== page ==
On 8 November 2011, the Parliament of the Republic of Lithuania (hereinafter the Parliament) adopted amendments to Articles 24 and 25 of the Law of the Republic of Lithuania on Excise Duties (hereinafter the Law on Excise Duties). The amendments provide for new rates of excise duty on wine from fresh grapes and other fermented drinks. Wine and other fermented drinks, in which the percentage of actual ethyl alcohol concentration by volume (in case of other fermented drinks, such concentration obtained only by fermentation) does not exceed 8.5 per cent, shall be subject to excise duty at the rate of 58 LTL per product hectolitre (compared to the previous rate of 53 LTL); other beverages not specified herein shall be subject to excise duty at the rate of 198 LTL per product hectolitre. Intermediate products, in which the percentage of actual alcohol concentration by volume does not exceed 15 per cent, shall be subject to excise duty at the rate of 216 LTL per product hectolitre. Intermediate products, in which the percentage of actual alcohol concentration by volume is higher than 15 per cent, shall be levied excise duty at the rate of 304 LTL per product hectolitre.
These amendments came into force on 1 January 2012.
On 29 November 2011, the Parliament adopted amendments to Articles 30, 31 and 53 of the Law on Excise Duties to modify, inter alia, the excise duties levied on cigarettes. The amendments provide that combined excise duty on cigarettes shall be not lower than 232 LTL for 1 000 cigarettes (in lieu of the previous rate of 80 LTL).
These amendments came into force on 1 March 2012.
On 15 December 2011, the Parliament adopted an amendment to Article 34 of the Law on Excise Duties. The amendment provides that the highest retail price for cigarettes must be indicated on the packaging of cigarettes rather than on the tax stamp marking the packaging of cigarettes. This amendment was made in the hope to lessen the administrative burden on the business and on the tax administration bodies.
This amendment came into force on 1 March 2012.
Amendments to the Law on Tobacco Control proposed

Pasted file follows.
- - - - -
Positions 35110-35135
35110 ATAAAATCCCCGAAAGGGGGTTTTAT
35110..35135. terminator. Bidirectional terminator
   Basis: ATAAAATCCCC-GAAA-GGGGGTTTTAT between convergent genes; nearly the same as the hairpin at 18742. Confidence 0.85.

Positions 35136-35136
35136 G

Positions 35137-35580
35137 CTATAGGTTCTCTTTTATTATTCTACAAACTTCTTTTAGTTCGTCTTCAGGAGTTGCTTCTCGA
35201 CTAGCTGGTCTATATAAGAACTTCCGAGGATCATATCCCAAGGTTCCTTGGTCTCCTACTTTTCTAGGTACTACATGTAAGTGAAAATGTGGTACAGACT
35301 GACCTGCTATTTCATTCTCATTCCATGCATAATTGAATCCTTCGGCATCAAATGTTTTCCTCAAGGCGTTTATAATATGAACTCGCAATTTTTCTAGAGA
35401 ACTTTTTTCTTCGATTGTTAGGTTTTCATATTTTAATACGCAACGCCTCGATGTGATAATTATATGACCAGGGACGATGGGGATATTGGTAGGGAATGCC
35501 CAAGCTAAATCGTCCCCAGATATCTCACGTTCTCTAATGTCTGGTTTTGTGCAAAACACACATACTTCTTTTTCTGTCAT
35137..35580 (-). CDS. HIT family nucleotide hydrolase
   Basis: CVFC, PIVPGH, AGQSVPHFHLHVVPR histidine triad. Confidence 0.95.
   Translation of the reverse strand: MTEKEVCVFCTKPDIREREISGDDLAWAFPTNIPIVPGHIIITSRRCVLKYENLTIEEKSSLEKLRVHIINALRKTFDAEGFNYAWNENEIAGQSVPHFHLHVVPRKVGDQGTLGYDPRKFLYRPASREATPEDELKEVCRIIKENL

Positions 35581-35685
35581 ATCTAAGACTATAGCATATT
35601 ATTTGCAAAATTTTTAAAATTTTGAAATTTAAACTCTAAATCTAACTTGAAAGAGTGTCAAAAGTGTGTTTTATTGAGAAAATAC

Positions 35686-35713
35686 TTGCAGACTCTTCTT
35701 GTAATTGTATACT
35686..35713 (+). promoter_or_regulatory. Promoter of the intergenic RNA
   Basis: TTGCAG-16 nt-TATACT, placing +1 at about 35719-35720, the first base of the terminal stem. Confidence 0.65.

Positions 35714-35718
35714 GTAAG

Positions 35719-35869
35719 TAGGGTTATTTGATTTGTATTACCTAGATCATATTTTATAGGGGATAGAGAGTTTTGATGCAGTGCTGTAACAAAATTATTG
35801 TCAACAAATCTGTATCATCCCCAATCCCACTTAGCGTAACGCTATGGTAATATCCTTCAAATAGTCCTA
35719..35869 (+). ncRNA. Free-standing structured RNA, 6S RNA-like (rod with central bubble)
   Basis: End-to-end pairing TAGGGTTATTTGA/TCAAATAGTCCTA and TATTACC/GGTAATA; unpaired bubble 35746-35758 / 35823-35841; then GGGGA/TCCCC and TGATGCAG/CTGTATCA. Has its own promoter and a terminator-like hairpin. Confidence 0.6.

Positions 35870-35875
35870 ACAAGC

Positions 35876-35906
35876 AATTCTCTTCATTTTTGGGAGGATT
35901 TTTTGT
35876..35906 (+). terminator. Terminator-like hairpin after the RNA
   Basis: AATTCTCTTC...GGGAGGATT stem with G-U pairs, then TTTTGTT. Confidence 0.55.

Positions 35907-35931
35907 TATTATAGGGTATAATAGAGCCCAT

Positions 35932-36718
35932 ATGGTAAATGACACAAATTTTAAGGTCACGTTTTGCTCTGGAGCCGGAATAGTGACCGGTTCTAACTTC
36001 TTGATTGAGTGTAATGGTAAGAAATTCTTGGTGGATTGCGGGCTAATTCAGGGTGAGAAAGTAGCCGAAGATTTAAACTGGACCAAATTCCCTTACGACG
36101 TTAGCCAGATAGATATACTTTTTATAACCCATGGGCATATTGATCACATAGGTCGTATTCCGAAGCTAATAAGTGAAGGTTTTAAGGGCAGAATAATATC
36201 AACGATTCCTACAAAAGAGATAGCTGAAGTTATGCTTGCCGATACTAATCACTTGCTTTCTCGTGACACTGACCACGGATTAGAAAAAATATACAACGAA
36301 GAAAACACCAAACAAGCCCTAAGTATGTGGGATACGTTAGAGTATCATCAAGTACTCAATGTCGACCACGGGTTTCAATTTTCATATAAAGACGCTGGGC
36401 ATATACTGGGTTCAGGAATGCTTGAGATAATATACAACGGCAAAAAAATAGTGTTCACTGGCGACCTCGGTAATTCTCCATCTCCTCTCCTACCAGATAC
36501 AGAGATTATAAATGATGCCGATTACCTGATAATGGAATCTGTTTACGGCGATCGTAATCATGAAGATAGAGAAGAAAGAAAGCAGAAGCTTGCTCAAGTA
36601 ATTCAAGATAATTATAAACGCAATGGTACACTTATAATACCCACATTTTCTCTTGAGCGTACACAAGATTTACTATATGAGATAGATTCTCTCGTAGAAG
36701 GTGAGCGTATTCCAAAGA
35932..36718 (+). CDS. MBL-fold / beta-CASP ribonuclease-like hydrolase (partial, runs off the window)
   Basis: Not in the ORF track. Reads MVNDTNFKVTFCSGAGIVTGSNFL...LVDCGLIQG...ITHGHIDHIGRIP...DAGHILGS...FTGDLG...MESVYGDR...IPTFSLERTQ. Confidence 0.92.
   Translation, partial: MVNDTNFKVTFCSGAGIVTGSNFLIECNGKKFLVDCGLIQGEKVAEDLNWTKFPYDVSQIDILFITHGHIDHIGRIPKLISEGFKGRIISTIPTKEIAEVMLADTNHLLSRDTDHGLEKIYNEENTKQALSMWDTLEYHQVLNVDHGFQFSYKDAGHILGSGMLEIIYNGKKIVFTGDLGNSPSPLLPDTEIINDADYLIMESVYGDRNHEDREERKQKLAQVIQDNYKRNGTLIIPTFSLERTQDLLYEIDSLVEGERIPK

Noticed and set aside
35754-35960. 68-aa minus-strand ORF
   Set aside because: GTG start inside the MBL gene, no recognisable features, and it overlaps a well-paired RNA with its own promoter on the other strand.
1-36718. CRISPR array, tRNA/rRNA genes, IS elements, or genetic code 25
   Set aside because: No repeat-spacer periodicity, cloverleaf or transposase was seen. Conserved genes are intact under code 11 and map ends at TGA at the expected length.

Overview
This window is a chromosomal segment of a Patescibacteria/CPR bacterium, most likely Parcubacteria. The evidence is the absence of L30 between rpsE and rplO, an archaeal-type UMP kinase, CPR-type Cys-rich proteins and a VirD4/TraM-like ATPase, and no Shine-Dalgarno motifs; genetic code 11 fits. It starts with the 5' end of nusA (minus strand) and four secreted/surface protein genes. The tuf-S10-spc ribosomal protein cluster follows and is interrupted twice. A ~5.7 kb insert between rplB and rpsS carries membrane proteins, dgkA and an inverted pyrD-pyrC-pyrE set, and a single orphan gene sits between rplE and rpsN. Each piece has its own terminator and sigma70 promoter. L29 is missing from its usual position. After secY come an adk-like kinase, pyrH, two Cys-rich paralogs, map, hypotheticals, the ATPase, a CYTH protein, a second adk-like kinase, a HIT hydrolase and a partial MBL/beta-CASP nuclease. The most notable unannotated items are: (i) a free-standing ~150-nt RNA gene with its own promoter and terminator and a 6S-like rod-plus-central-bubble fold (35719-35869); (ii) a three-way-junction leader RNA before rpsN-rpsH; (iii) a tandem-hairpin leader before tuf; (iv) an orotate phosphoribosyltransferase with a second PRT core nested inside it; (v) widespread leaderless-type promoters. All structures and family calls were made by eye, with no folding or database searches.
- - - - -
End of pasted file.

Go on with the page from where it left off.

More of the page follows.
The Government returned the Parliament, by resolution No. 1208 of 19/10/2011, a refined draft law on the amendment and supplement of the Law on Tobacco Control. The draft law, inter alia, proposes to supplement Article 26 with new parts 51 and 52 establishing new sanctions on legal entities and branches of foreign legal entities.
The draft law provides for sanctions on minor infringements of restrictions on sales, storage or transportation of tobacco products as well as for sanctions on sales, storage or transportation of tobacco products having no obligatory legally valid documents certifying the purchase or transportation of tobacco products at the locations of sales and/or storage or during the time of transportation.
Following the draft law on the amendment and supplement of the Law on Tobacco Control, submitted to the Parliament on 5 October 2011, it is suggested to amend the Article 22 of the Law by including the provision on application of 5 % of excise duties, received as from the processed tobacco, on support of social advertising and promotion of non-smoking in mass media.
Amendments to the Law on Alcohol Control proposed
On 11 October 2011 the Government of the Republic of Lithuania submitted to the Parliament of the Republic of Lithuania the draft law on the amendment and supplement to the Law on Alcohol Control. The draft law proposes to establish restrictions on sale of alcoholic beverages in stationary petrol stations: it is suggested to prohibit the sale of alcoholic beverages containing ethyl alcohol concentration higher than 6 % starting as from 1 January 2013, and to prohibit overall sale of alcoholic beverages as from 1 January 2016.